The Basics of Experience Rating, Part One: What drives costs up the most?

December 22nd, 2004 by

Back in September, we promised to provide a strategic look at experience rating, the calculation unique to workers’ compensation insurance that aligns every insured’s premium with that company’s historic losses. For a basic primer on experience rating, we recommend going to the source: The National Council on Compensation Insurance website provides a well-written document (PDF) that will walk you through the fundamentals of experience rating.
When we train employers on experience rating, we focus on employer strategies: what can you do to minimize the future cost of insurance? How can you translate a basic understanding of experience rating into a reduction in future premiums? Keep in mind that in experience rating, size matters. Large insureds with large premiums are expected to have more losses than smaller insureds. Indeed, because their margin of error is smaller, companies with premiums in the $10,000 to $50,000 range can easily find themselves in a lot of trouble with just a few injuries.
The Rating Period
In workers’ compensation, your past history follows you along like a faithful dog. In fact, losses that occurred 5 years ago still impact what you are paying today for insurance. The rating period for your 2005 policy (the policy which begins any time during the 2005 calendar year) includes all the losses from 2001, 2002 and 2003. On the other hand, losses prior to 2001 are gone forever: they cannot impact your experience rating, even if the reserves are increased substantially.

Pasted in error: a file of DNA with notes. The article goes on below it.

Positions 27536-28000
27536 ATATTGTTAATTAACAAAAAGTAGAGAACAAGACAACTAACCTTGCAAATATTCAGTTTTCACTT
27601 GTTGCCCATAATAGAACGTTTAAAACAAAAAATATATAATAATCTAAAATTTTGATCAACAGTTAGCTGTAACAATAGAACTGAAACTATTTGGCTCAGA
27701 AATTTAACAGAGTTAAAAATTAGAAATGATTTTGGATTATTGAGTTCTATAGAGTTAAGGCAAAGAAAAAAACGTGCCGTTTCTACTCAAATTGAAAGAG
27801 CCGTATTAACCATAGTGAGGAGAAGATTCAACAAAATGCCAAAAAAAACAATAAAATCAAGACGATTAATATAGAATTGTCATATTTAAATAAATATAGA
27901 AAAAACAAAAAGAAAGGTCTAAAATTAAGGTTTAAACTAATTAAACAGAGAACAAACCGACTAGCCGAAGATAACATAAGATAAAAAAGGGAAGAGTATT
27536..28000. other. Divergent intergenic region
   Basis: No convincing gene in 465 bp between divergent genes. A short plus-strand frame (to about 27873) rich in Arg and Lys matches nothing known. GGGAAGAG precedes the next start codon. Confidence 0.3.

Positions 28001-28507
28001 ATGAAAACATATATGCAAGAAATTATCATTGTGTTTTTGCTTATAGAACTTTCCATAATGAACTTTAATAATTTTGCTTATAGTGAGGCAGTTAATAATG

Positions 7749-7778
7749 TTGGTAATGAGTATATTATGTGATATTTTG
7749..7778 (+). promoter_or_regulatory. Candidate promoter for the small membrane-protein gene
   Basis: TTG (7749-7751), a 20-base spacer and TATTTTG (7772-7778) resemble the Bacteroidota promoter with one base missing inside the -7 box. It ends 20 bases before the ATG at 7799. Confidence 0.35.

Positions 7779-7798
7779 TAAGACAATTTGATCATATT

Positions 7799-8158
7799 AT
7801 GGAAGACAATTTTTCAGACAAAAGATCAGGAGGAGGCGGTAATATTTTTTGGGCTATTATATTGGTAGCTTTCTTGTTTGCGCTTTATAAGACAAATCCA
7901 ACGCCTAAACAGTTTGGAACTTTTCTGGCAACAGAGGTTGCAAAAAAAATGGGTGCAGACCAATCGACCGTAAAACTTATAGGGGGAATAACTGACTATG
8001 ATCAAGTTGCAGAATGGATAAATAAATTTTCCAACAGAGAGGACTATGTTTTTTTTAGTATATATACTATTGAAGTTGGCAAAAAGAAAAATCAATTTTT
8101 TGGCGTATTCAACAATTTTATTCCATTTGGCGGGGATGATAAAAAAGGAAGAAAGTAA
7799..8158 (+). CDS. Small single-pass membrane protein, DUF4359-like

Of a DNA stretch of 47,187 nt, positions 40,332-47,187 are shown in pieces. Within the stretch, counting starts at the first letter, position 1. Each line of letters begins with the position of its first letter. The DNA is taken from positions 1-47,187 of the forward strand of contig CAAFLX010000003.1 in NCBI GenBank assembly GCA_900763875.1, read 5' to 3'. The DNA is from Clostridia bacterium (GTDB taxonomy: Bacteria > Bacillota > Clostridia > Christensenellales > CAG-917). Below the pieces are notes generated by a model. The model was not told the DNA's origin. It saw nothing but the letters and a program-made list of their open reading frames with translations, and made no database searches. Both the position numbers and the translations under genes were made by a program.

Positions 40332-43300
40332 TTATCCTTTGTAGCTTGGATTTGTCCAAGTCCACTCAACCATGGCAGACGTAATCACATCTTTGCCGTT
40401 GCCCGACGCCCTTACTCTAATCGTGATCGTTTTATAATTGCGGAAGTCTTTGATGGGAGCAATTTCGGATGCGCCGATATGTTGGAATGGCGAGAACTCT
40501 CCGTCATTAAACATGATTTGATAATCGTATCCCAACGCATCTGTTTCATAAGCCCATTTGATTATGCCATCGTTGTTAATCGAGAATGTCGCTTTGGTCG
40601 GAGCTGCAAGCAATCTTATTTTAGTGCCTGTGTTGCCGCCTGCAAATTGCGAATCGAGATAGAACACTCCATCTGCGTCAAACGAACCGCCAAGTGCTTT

Primary Losses Are the Most Expensive
Every time you report a claim to your insurance company, a reserve is set for the claim. The reserve projects the total indemnity payments (lost wages), medical bills and expenses for this particular claim. The first $5,000 of each claim is considered “primary.” Any amount of reserve above $5,000 is considered “excess” loss. Any reserves above a state-specific ceiling (ranging from $100,000 in most states to as high as $175,000 in Massachusetts) is “unratable”; that is, it does not count at all in the calculation of your experience rating.
So what does this mean? Experience rating places more emphasis on the frequency of injuries than on the severity. An employer with one large loss ($100,000) will pay less for future insurance than an employer with 10 smaller lost time claims of $5,000 each – a total of $50,000 in losses — because the full $50,000 is “primary loss” in the premium calculation for the second employer, while there is only $5,000 in primary losses for the first employer. Experience rating cushions the blow of the large loss, but hammers employers with frequent losses.
Small Employer, Big Trouble
Here’s where a lot of smaller employers get caught: if you have a frequency problem (a lot of relatively small injuries involving at least some lost time) and just one big loss, the primary losses add up in a hurry. You quickly exceed the “expected” level of primary losses. As a result, your experience rating pushes up into the “debit” zone. You start paying a lot more for insurance.
If you find yourself in this position, with an experience modification well above 1.0, you need to learn more about the intricacies of the rating process itself. There are opportunities for minimizing the impact of your losses. All of which will be the subject of additional blogs over the next month.
NOTE: States vary in their application of experience rating procedures. Check with your local authority if you have specific questions.

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